Despite his foibles, however, there were many who remained loyal to Webster, calling him "Godlike Dan." This sobriquet illustrated the other side of the man's dual personality, one that emphasized a "heroic ... truth-seeking, and statesmanlike" quality (p. 613). It was a side exhibited in the countless orations and Senate speeches he gave during his long and distinguished career as a public servant. Remini tells us that Webster's orations in the 1820s, honoring the anniversaries of the landing at Plymouth and the Battle of Bunker Hill and commemorating the deaths of John Adams and Thomas Jefferson, provided Americans with the first history of "their origins as a nation" (p. 187). It was probably in his Senate speeches, Remini asserts, where Webster's words left the most enduring impressions on our nation's memory. During the height of the succession crisis he gave two powerful speeches that earned him a reputation as defender of the Union. The first came as a second reply to Senator Robert Hayne of South Carolina in 1830, where Webster emphasized the indissolvable nature of the government, and the second, given in response to the Compromise of 1850, stressed the need for compromise and reconciliation to preserve the Union. The Hayne reply was particularly impressive because it spelled out in clear and unmistakable language that the power of government resided not with the states but with the people. Abraham Lincoln was so impressed by this line of reasoning that he called it "the grandest specimen of American oratory" (p. 331). Lincoln later included some of the Hayne reply in his own famous "House Divided" speech.
Webster was also "Godlike" in other ways. He was unarguably the best constitutional scholar of his generation and probably had more influence on the powerful Marshall Court than any lawyer of his time. Of the 223 cases he argued before the Supreme Court, he won about half of them. But, even more, Webster played a crucial role in eight of the most celebrated constitutional cases decided by the Court between 1801 and 1824. In many of these--particularly in Dartmouth College v. Woodward (1819) and Gibbons v. Ogden (1824)--the "Supreme Court handed down decisions based largely on Webster's arguments" (p. 208). Marshall patterned some of his Court decisions after Webster's briefs, and Webster played a crucial role in helping many of the justices interpret matters of constitutional law. It was for these reasons, Remini affirms, that "many people began calling him the Great Expounder of the Constitution" (p. 162).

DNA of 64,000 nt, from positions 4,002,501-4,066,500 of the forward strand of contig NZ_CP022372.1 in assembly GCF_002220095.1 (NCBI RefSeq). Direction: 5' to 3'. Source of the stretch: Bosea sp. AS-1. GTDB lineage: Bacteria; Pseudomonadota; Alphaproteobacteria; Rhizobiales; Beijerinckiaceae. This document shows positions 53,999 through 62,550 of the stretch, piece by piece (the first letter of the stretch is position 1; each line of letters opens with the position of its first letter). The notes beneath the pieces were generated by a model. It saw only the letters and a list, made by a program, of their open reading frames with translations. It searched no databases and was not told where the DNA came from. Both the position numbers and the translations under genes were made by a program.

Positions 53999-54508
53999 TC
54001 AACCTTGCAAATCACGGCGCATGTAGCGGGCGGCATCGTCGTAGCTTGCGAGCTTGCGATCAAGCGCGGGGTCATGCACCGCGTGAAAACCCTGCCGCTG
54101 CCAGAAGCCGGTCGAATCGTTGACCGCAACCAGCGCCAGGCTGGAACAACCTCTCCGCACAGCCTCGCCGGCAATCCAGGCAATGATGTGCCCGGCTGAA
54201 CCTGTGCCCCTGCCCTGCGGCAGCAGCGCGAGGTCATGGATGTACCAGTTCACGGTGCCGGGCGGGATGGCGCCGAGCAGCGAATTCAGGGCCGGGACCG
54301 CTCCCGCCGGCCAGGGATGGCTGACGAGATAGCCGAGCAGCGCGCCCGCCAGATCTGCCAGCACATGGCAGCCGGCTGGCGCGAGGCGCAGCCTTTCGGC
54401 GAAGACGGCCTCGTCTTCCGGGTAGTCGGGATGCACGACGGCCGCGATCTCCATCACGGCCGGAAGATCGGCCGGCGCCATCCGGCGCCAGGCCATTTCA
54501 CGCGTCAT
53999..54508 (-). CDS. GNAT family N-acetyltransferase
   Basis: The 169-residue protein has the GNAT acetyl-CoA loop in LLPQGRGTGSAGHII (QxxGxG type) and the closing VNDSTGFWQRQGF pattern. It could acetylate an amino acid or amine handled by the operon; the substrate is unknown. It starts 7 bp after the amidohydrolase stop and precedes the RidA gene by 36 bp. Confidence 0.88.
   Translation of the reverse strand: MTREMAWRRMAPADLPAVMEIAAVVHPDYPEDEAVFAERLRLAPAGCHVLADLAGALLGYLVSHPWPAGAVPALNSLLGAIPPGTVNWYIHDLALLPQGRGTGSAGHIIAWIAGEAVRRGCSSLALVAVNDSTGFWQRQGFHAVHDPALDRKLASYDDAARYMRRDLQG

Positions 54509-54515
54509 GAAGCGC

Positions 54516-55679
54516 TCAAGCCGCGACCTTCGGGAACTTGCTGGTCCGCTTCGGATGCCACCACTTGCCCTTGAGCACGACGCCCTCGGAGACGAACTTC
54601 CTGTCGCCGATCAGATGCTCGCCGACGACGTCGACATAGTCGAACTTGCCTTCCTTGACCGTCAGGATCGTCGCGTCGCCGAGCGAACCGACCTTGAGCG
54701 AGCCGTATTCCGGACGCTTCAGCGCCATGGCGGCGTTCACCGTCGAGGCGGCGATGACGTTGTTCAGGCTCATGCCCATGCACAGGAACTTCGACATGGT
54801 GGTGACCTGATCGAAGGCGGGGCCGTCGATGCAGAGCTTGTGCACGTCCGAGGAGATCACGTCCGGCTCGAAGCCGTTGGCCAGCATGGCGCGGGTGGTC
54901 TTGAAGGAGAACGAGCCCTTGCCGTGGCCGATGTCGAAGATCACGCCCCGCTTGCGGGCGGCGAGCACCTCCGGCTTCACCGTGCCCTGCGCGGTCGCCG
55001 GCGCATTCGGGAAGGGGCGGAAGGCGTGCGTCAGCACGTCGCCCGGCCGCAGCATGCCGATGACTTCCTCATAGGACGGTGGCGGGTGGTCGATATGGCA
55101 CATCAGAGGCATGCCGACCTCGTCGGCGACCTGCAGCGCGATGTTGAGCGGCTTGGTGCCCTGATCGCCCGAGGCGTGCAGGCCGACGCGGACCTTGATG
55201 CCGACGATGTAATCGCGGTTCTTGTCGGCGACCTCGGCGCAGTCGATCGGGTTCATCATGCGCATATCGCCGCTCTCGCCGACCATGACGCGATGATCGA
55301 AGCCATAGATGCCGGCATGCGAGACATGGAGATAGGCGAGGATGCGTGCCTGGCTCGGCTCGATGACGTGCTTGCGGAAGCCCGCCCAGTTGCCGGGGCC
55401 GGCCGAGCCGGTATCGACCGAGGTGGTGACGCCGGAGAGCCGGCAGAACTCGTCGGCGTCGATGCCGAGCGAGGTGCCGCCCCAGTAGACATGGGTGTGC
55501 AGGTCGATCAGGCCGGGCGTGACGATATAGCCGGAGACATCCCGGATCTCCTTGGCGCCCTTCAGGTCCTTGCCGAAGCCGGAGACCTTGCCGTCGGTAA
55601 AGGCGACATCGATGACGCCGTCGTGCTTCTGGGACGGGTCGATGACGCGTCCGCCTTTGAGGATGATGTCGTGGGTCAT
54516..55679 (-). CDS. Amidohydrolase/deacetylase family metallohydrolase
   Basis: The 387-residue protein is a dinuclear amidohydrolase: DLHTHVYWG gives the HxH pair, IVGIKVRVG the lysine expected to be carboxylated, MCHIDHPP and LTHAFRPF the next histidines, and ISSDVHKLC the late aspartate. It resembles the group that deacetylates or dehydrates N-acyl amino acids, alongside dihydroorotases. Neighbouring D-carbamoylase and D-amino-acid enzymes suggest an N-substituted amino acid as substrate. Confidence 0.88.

Yet, for all that is admirable, Remini is quick to note that Webster had serious problems as a party leader and politician. He produced not one significant piece of legislation as a member of the Congress or Senate, and his record as Secretary of State fares even worse. He botched a number of important negotiations and his greatest accomplishment, the Webster-Ashburton Treaty (1842), was marred by corruption and scandal. There is also evidence that Webster took bribes while in public office and sold diplomatic appointments for private gain, both taboos even by nineteenth-century standards. However, whether "men hated or admired him," Remini writes, "all agreed on the majesty of his oratory, the immensity of his intellectual powers, and the primacy of his constitutional knowledge" (p. 9).
Remini's account is sure to be the definitive work for some time to come. His writing style is engaging, his research exceptional, and anecdotes seem to always come at the right moment. The author makes extensive use of the Webster papers and draws on much of the relevant secondary literature, placing Webster in the context of the time. Indeed, the real strength of the book lies in its narrative power. Remini has the rare gift of being able to capture virtually all phases of his subject's life in an interesting and coherent fashion. From Webster as statesman, lawyer, presidential hopeful, husband, father, and friend, Remini leaves no stone unturned. He is especially adept at explaining the nuances of Webster's complex and enigmatic personality, and in this respect his account can be compared to Doris Kearns Goodwin's study of Franklin and Eleanor Roosevelt and David Herbert Donald's treatment of Abraham Lincoln, both of whom display a similar talent in their work.
More attention, however, could have been devoted to Webster's role in the market revolution. Remini writes that Webster played an important role in structuring economic and social changes after the War of 1812, but he does not pursue the theme further. Nor does he provide a real sense of Webster's relationship with the "common man," although he makes it clear that there was something to it. Finally, Remini misreads Webster's influence on the Supreme Court. He writes that Marshall "came under the spell of Websterian eloquence" (p. 117), but the truth of the matter is that Marshall found Webster's arguments compelling because both men already saw eye-to-eye on most constitutional issues. These criticisms notwithstanding, this is an impressive body of scholarship. It will be the starting point for all future Webster biographers.
. In the last twenty years Remini has had three books published on Andrew Jackson: Andrew Jackson and the Course of American Empire, 1767-1821 (New York: Harper & Row, 1977), Andrew Jackson and the Course of American Freedom, 1822-1832 (New York: Harper & Row, 1981), Andrew Jackson and the Course of American Democracy, 1833-1845 (New York: Harper & Row, 1984). For Clay, see Henry Clay: Statesmen of the Union (New York and London: W.W. Norton & Company, 1991).
. Goodwin, No Ordinary Time: Franklin and Eleanor Roosevelt: The Home Front in World War II (New York and London: Simon & Schuster, 1994); Donald, Lincoln (New York and London: Simon & Schuster, 1995).
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Matthew L. Harris. Review of Remini, Robert, Daniel Webster: The Man and His Times.